The nationwide negative attention created by the Colonial Pipeline attack forced DarkSide to announce that they were abandoning ransomware altogether. They also immediately ceased operations of the DarkSide Ransomware-as-a-Service program. It also declared the draining of its cryptocurrency wallets of $5.3 million. Speculation was rife that the US Government seized the cryptocurrency balances, which was a significant achievement.

Perhaps, DarkSide touched a raw nerve when they targeted a critical infrastructure service provider. The chain of events that followed the attack put DarkSide and the entire “Ransomware as a Service” provider community in hot water. XSS Forum announced that it was banning all ransomware activities on the forum. It included ransomware affiliate programs, the sale of ransomware software, and ransomware for rent. XSS Forum is an underground Russian-language cybercrime platform renowned for providing a haven for such ransomware groups.

What Is ‘Ransomware As A Service (RaaS)?’

“Ransomware as a Service” or RaaS is a similar concept to “Software as a Service,” except that the software in RaaS is a malicious one. It is a subscription-based model developed and marketed by cyber adversaries. RaaS enables affiliates to use readymade ransomware tools to launch ransomware attacks. Using RaaS also does not usually require many technical requirements. Besides, the returns are high, with some affiliates earning up to 80% of the ransom payments.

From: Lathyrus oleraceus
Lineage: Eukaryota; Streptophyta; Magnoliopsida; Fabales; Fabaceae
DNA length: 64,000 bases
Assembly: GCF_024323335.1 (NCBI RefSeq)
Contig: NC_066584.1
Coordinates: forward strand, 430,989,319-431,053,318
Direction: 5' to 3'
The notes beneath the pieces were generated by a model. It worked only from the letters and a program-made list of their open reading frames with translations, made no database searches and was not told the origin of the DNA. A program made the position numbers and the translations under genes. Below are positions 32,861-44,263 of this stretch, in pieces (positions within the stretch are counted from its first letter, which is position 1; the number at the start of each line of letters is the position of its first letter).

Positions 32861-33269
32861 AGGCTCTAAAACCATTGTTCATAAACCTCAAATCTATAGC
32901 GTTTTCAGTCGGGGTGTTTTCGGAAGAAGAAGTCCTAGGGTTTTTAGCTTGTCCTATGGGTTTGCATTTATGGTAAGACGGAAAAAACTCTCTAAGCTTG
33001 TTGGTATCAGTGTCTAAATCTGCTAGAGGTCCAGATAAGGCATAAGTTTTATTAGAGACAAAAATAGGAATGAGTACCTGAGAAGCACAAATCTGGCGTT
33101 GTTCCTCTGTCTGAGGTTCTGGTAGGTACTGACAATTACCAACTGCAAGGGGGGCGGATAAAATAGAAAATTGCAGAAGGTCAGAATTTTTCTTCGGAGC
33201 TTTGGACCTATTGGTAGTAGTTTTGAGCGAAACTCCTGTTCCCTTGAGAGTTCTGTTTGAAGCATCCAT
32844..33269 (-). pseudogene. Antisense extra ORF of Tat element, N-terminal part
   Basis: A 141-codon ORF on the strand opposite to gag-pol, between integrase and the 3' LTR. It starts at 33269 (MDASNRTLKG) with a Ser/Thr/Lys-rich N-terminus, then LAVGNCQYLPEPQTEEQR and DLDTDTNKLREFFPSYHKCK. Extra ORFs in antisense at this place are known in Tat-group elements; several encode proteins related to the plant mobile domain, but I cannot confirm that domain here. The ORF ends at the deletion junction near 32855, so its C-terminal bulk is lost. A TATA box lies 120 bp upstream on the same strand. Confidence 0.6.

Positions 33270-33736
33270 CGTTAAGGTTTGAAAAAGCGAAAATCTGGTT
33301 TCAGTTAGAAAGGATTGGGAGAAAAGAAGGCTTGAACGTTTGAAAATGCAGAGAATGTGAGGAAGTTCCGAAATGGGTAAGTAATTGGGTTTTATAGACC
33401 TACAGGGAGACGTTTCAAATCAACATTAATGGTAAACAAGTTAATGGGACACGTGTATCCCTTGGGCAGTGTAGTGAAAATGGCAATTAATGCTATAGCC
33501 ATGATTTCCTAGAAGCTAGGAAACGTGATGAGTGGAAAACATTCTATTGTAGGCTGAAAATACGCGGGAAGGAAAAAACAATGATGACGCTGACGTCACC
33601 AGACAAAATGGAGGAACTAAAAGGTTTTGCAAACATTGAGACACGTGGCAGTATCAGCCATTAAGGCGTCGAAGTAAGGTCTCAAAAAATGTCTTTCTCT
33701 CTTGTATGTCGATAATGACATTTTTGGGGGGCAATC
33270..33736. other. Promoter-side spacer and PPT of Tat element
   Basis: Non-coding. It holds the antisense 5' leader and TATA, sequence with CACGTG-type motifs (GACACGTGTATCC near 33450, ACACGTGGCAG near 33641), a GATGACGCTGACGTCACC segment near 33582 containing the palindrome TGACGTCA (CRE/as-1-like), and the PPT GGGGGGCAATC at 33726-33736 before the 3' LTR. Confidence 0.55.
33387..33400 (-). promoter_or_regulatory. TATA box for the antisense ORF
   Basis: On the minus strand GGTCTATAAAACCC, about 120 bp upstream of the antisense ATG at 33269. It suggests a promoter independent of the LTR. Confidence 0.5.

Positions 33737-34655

However, developing a RaaS model requires much skill. Skill operators like REvil and DarkSide compel affiliates to sign up for these services and distribute their malware. These software solutions have a high penetration rate with low chances of discovery.

RaaS affiliates use tactics like phishing to deliver their ransomware. Once a target unwittingly opens the mail and clicks on the link, it activates the threat. The ransomware wades through the system, disabling all antivirus software and firewalls. It catches hold of an endpoint device to open a gateway to the entire internal information network system.

Once the attack is complete, the extortion game begins. The target receives a ransom note instructing the victim to pay the ransom in exchange for the decryption key. The Colonial Pipeline attack is similar in many ways.

Was DarkSide Behind The Colonial Pipeline Attack?

Though DarkSide is not directly involved in the attack, suspicious fingers point towards one of its affiliates to have carried out the data breach that occurred a day earlier. Besides, Elliptic discovered the cryptocurrency wallet, supposedly belonging to DarkSide, to collect the ransom amount of $4.4 million in Bitcoins. DarkSide categorically states that it does not attack government installations and not-for-profit organizations.